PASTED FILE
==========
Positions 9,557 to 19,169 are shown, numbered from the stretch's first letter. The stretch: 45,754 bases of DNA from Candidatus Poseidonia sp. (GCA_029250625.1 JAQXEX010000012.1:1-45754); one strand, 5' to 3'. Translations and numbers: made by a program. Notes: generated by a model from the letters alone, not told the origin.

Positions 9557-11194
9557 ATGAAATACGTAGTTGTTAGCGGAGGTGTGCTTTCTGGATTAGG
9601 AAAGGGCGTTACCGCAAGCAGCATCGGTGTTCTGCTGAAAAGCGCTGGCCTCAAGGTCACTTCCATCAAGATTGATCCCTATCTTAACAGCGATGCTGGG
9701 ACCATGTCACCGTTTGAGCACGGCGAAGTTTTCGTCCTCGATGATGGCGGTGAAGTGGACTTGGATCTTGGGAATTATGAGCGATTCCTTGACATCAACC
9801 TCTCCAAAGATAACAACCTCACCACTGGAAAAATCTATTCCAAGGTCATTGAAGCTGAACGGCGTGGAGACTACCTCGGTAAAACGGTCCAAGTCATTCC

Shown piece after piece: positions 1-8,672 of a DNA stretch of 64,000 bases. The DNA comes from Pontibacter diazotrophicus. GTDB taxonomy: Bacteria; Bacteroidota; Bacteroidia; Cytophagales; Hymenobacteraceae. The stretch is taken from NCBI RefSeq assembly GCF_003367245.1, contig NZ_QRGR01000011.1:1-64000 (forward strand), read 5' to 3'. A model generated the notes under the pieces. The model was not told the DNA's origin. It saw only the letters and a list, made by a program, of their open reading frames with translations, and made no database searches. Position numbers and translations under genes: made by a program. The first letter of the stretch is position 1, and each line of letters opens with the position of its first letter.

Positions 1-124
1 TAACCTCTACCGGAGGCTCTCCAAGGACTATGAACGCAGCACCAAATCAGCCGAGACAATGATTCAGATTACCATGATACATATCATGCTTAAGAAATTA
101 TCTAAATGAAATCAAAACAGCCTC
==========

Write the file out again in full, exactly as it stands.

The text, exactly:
Positions 9,557 to 19,169 are shown, numbered from the stretch's first letter. The stretch: 45,754 bases of DNA from Candidatus Poseidonia sp. (GCA_029250625.1 JAQXEX010000012.1:1-45754); one strand, 5' to 3'. Translations and numbers: made by a program. Notes: generated by a model from the letters alone, not told the origin.

Positions 9557-11194
9557 ATGAAATACGTAGTTGTTAGCGGAGGTGTGCTTTCTGGATTAGG
9601 AAAGGGCGTTACCGCAAGCAGCATCGGTGTTCTGCTGAAAAGCGCTGGCCTCAAGGTCACTTCCATCAAGATTGATCCCTATCTTAACAGCGATGCTGGG
9701 ACCATGTCACCGTTTGAGCACGGCGAAGTTTTCGTCCTCGATGATGGCGGTGAAGTGGACTTGGATCTTGGGAATTATGAGCGATTCCTTGACATCAACC
9801 TCTCCAAAGATAACAACCTCACCACTGGAAAAATCTATTCCAAGGTCATTGAAGCTGAACGGCGTGGAGACTACCTCGGTAAAACGGTCCAAGTCATTCC

Shown piece after piece: positions 1-8,672 of a DNA stretch of 64,000 bases. The DNA comes from Pontibacter diazotrophicus. GTDB taxonomy: Bacteria; Bacteroidota; Bacteroidia; Cytophagales; Hymenobacteraceae. The stretch is taken from NCBI RefSeq assembly GCF_003367245.1, contig NZ_QRGR01000011.1:1-64000 (forward strand), read 5' to 3'. A model generated the notes under the pieces. The model was not told the DNA's origin. It saw only the letters and a list, made by a program, of their open reading frames with translations, and made no database searches. Position numbers and translations under genes: made by a program. The first letter of the stretch is position 1, and each line of letters opens with the position of its first letter.

Positions 1-124
1 TAACCTCTACCGGAGGCTCTCCAAGGACTATGAACGCAGCACCAAATCAGCCGAGACAATGATTCAGATTACCATGATACATATCATGCTTAAGAAATTA
101 TCTAAATGAAATCAAAACAGCCTC